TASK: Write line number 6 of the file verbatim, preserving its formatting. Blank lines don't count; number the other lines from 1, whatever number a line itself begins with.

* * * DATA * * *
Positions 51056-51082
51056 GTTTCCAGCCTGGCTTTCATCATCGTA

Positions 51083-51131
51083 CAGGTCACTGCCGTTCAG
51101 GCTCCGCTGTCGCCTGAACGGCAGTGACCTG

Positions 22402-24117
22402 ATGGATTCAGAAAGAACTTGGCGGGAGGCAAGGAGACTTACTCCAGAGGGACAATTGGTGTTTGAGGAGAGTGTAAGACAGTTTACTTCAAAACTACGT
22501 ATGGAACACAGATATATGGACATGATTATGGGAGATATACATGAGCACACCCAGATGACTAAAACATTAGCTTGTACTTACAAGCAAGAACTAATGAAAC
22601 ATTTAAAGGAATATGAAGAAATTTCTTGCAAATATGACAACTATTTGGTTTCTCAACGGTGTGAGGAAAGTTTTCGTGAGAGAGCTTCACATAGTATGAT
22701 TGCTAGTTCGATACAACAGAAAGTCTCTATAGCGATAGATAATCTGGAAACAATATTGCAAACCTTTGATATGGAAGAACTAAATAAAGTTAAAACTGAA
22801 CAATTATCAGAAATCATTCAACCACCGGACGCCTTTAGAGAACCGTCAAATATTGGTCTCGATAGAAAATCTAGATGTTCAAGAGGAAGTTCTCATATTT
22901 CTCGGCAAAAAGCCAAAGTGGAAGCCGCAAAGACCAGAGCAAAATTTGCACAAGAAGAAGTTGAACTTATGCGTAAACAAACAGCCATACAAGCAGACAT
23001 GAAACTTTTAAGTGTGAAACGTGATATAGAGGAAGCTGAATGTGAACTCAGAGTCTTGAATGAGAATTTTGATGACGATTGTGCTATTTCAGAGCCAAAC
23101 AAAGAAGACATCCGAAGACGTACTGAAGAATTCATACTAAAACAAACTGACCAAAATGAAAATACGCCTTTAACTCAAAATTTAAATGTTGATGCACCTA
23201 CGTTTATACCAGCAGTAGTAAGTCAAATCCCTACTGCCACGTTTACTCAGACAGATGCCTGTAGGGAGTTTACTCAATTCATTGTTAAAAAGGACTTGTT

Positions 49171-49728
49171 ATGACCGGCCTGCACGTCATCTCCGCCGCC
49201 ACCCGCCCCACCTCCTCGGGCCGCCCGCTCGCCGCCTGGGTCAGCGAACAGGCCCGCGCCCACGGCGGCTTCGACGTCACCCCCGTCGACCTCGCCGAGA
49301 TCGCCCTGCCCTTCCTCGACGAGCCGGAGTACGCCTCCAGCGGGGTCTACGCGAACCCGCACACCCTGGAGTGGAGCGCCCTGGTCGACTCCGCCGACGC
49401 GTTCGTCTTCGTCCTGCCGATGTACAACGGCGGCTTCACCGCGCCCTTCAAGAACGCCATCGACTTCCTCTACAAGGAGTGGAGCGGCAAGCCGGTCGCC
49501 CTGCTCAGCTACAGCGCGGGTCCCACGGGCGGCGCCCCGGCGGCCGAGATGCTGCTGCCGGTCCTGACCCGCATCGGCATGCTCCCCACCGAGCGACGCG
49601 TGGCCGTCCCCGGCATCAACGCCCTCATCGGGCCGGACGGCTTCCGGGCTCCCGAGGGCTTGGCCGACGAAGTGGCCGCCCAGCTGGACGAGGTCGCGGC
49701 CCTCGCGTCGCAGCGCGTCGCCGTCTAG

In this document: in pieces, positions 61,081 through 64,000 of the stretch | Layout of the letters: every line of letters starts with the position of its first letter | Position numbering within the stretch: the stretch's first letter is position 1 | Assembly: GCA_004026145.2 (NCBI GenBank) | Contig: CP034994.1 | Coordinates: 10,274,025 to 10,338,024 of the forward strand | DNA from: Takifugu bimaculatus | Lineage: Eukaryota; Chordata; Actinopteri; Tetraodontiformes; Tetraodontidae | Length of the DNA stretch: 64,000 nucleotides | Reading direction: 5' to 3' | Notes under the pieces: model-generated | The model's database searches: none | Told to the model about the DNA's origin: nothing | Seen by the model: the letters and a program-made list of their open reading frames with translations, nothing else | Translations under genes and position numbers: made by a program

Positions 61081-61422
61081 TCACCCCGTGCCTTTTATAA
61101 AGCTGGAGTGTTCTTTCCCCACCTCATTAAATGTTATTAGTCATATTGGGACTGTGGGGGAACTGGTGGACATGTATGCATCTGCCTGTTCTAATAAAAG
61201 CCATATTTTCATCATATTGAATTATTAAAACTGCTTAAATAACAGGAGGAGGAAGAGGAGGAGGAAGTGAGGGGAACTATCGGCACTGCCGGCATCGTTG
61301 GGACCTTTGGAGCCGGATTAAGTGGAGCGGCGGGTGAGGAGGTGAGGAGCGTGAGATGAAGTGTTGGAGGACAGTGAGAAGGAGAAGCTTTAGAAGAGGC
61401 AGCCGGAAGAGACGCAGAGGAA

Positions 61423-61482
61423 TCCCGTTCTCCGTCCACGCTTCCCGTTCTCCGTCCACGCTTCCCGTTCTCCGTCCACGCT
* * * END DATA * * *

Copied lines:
Positions 22402-24117